A strong attribute of the Australian Rural Leadership Program is the opportunity to network and learn with professionals from a diversity of rural industries.
Australian College of Rural and Remote Medicine (ACRRM) approached the ARLF, looking for a representative to join a panel with broad community perspective to discuss access to regional, rural or remote health care services in their particular experience/context.
Belinda Chambers (ARLP 24) attended the Rural Medicine Australia Conference and was involved in a forum discussion on access to services in the bush.
Susi Tegan (ARLP 9) is a Board Member of the ACRRM and chaired the forum. Susi has provided an article on her experiences at this year’s conference. Please see below:
The Australian College of Rural and Remote Medicine (ACRRM) is an accredited (by the Australian Medical Council (AMC)) Medical College. It sets professional medical standards for training, assessment, certification and continuing professional development in the specialty of general practice.
ACRRM is the only College in Australia dedicated to rural and remote medicine, and we play an important role in supporting junior doctors and medical students considering a career in rural medicine.
It is committed to delivering sustainable, high-quality health services to rural and remote communities by providing:
- quality education programs
- innovative support, and
- strong representation for doctors who serve those communities
- medical and health policy development and advocacy on behalf of rural and remote communities
- workforce strategies
The award, Fellowship of the College, is unique. A FACRRM will give an individual doctor the confidence and competence to be the best rural generalist you can be.
As a Fellow they will receive full vocational recognition to utilise Medicare A1 item numbers for their patients and enjoy the freedom to practise unsupervised anywhere in Australia.
I really enjoyed meeting Belinda Chambers. It is well worthwhile to have Belinda, as an ARLF graduate, on the panel.
When I was participating in ARLP Course 9, it struck me that there are so many impressive “rural, remote and regional” individuals doing wonderful things, but that there are so many opportunities to work together for a stronger outcome and increased understanding of the intricacies and the issues faced by various economic and social sectors.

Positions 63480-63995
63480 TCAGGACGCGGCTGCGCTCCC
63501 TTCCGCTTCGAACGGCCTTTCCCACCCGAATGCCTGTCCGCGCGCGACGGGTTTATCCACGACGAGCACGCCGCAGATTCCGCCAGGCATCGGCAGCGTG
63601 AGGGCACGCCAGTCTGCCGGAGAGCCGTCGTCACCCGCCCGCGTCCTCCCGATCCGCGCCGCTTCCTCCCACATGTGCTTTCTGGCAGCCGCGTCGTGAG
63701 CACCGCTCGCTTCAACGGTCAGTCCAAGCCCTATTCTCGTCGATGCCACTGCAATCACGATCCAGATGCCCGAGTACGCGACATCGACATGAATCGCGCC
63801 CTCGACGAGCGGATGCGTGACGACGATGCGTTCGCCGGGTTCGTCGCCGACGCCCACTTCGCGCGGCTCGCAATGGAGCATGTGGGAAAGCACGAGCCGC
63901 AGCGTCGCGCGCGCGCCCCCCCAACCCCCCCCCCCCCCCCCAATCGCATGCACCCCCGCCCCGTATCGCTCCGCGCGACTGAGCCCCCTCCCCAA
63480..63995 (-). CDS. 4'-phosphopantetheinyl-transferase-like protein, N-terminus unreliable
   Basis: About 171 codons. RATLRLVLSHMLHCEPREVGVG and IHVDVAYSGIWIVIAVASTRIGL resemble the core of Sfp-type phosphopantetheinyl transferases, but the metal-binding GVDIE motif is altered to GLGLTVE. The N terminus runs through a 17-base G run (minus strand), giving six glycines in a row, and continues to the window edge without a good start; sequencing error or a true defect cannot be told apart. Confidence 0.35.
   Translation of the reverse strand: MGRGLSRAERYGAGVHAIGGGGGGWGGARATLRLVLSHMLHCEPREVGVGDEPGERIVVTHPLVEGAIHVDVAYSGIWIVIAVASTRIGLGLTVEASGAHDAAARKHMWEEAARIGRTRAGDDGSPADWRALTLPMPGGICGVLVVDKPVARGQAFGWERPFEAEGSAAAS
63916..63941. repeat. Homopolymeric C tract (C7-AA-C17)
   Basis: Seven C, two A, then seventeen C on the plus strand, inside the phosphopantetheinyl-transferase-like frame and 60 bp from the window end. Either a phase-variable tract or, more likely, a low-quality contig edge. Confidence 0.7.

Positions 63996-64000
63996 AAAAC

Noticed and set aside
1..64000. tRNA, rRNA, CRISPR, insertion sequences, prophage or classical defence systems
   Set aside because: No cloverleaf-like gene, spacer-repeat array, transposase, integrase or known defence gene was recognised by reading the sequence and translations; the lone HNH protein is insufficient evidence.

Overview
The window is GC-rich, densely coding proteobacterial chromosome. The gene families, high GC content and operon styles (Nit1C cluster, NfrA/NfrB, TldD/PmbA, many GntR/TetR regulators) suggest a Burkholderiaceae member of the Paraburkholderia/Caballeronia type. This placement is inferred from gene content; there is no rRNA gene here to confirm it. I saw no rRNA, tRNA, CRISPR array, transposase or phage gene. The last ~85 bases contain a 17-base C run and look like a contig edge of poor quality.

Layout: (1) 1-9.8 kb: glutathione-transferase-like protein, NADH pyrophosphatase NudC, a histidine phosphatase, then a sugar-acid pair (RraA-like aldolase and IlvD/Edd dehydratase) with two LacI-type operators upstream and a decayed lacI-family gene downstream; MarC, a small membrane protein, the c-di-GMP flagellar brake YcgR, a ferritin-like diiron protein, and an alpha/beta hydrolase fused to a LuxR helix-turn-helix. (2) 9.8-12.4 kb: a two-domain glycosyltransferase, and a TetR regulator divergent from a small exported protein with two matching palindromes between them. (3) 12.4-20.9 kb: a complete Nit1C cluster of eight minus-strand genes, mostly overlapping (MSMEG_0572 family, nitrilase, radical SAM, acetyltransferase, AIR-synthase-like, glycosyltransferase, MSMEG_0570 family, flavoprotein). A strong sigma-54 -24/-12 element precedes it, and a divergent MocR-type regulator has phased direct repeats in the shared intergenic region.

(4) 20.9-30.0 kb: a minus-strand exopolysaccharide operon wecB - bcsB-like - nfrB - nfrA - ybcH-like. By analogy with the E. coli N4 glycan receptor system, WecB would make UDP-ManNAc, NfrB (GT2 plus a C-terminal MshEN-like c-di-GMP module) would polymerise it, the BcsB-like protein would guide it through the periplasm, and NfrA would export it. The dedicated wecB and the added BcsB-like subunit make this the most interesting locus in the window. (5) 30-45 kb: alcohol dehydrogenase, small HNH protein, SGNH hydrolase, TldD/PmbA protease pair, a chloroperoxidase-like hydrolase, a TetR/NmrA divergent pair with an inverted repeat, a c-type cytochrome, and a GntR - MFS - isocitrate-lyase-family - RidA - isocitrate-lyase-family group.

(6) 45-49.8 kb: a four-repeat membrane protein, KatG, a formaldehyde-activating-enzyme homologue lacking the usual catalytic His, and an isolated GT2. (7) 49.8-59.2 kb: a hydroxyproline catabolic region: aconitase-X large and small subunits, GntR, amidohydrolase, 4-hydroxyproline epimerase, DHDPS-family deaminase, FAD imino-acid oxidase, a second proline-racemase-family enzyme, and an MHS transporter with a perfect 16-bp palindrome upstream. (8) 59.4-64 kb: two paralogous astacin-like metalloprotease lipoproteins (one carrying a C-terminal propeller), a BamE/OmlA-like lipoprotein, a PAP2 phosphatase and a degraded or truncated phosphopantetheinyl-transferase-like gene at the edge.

Why is health and medical care, prevention, disabilities and ageing separate from all other industries?
It seems odd that all these portfolios affect every aspect of society and economy.
I used the panel opening as a really good opportunity to speak about what the ARLF and ARLFP was about, how it is of benefit to the greater rural community.
The panel made up of an allied health professional, two rural GPs, Belinda and a “community member” addressed the involvement of consumers/patients in determining what is needed, how we can increase health literacy, what groups should be involved in health and medical planning in communities and what issues might arise in each option. In addition, the future rural GP workforce was discussed, focusing on the issue of obstetrics, anaesthetics and emergency medicine which many rural GPs are trained in, due to limited specialist referral options and tyranny of distance. The fact that generation Y(Millenniums) is different from past generations, men might like to be the primary at home carer, women would like to have their own career, or men and women change careers more often than other generations, are more mobile, work part time, have home offices or work via distance on line has also affected medicine. It is very likely that the recruitment and retention of the local doctor will be more difficult as there may be less career options for the spouse (whichever sex), the distance form family is greater, the local school may not be where the parents which to send their children in secondary school and the lack of privacy or a real break, may not be available as often as one wishes.
However, there are also opportunities to think differently about careers, become more flexible in the approach taken in various career options.
The panel discussed what the role of the consumer /patient is in health care. This included;
- increasing health literacy,
- asking the right questions,
- taking responsibility to work in partnership with the doctor or allied health practitioner to ensure good health and prevention in general,
- healing, care of children, partners and parents,
- demand for treatment or medication, when sometimes doing nothing is just as important
- the issues of rural medical and allied health workforce shortages and planning
- the changing face of community expectations
- the changing face of doctors and allied health practitioner and family expectations and limitations
- the role of industries, local government and community in health care and medical workforce planning
- the role of rural training
Pic: Belinda Chambers (2nd from right) with RMA19 conference delegates